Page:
I think that ultimately this question is opinion based, but it is interesting and has already generated one good answer so we should leave it open.
I think the premise in the first line is unsupported, "Appealing to the divine is a convenient way of making the subjective, objective."
There are a number of ways to answer the question - the best is the test that @Semaphore suggests - a textual artifact indicating that the results of a divination are unacceptable for political reasons. I believe there are multiple examples of that happening. If I recall correctly, the Roman campaign against Hannibal featured several battles that were delayed because the general rejected the augury and sent the augur back for another try. Was that the result of the generals subverting the divine process, or was that the action of a devout general who would not reconcile the augury with the tactical situation. Every divination involves some interpretation, and should always reject interpretations that are at odds with observed reality.
Henry IV's quote "Paris is worth a mass" might fit into the category, although he wasn't attempting to influence society through religion, he was abandoning his fidelity in favor of political objectives. But I cannot say for sure that his comment was completely cynical.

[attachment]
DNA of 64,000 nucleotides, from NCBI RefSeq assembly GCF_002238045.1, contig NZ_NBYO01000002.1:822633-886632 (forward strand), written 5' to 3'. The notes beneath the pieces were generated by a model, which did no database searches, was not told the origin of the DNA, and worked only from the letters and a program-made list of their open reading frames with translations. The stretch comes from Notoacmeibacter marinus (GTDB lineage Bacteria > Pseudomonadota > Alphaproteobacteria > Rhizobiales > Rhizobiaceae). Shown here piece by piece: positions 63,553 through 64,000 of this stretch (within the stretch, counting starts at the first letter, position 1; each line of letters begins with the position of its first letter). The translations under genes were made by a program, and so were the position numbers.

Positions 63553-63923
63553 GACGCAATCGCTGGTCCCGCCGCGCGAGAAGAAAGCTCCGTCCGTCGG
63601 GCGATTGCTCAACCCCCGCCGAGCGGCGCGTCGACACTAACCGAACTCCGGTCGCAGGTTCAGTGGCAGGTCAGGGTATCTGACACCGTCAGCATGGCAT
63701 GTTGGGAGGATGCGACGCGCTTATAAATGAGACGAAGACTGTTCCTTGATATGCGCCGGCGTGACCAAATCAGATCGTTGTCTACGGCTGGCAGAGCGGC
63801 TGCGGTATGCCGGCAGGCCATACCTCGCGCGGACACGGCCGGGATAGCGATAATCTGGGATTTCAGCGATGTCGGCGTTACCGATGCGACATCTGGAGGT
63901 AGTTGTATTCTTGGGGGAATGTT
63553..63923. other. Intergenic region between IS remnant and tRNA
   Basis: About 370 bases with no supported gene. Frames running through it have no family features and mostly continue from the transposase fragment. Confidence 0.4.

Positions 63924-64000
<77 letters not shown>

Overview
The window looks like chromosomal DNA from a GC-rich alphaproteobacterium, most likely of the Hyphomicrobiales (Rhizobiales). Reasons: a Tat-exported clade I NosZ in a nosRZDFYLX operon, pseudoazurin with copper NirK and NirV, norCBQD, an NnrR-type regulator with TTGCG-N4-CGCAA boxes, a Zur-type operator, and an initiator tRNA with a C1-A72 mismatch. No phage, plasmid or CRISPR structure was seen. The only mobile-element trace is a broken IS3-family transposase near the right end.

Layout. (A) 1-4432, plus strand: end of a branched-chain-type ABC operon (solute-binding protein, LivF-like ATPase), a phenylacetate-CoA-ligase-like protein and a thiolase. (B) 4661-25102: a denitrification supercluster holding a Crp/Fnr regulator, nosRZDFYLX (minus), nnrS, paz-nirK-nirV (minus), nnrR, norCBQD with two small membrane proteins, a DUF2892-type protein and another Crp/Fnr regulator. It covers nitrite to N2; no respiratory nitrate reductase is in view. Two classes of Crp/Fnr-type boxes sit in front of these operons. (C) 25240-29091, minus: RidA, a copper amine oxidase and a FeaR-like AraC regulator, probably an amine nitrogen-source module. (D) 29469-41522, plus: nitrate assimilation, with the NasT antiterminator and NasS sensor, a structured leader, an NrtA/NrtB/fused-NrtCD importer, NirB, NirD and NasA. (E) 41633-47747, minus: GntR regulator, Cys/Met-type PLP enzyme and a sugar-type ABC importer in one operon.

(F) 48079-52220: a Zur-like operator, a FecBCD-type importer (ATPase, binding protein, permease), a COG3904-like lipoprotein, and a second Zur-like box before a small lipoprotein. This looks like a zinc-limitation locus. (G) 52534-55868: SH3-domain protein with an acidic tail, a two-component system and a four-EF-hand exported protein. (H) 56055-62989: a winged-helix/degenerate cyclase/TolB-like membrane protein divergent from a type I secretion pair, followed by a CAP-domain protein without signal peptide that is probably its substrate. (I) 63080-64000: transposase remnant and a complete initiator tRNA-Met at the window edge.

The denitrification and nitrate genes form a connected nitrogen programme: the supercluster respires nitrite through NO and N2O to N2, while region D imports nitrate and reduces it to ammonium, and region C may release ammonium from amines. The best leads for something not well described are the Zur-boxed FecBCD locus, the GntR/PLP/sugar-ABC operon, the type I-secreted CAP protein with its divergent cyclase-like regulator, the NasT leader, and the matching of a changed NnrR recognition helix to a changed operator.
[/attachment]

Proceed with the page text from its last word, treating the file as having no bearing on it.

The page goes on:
The Chinese dictum of the "Mandate of Heaven" could be invoked - I'm not a Chinese scholar, but I understand this to be a principle that can only be applied ex post facto - the ruler has the Mandate of Heaven, and the only people who can be shown to not have the Mandate of Heaven are deposed and failed rulers. Is this subversion, or a sincere belief that heaven favors the king?
Henry VIII of England, Defender of the Faith, abandoned the Roman Catholic faith because of a contradiction between his duty to his dynasty and his duty to his faith, as interpreted by the political decisions of a religious authority. Was that subversive, or a sincere conversion?
Constantine fought under the symbol of the cross, but delayed conversion to Christianity for years. Some claim that was an example of subversion, others insist that it was a sincere conversion but mediated by political realities.
There are many who assert that the Salem witch trials were an example of young girls living in an oppressively religious household subverting the numinous for practical reasons. Lord Bragg's recent podcast on the subject seems to argue that Tituba subverted her experience with the supernatural to fit a social narrative, influencing them away from killing her.
The conversion of Egypt under Amenhotep and the subsequent recidivism has also been posed as an example.
Similar accusations have been levelled against Pope Urban VIII whose condemnation of Galileo may have been based on the will of God or on the good of the church.
I've read so many narratives that I've lost track, but the last dozen times I encountered writings on the Delphic Oracle, the narratives have assumed that the utterances of the Oracle were bent to fit political realities.
Ultimately all religious leaders act in a nebulous area between faith, pragmatics and inspiration. They make choices that are probably sincere - it would take an act of spectacular arrogance to document ones own heresy.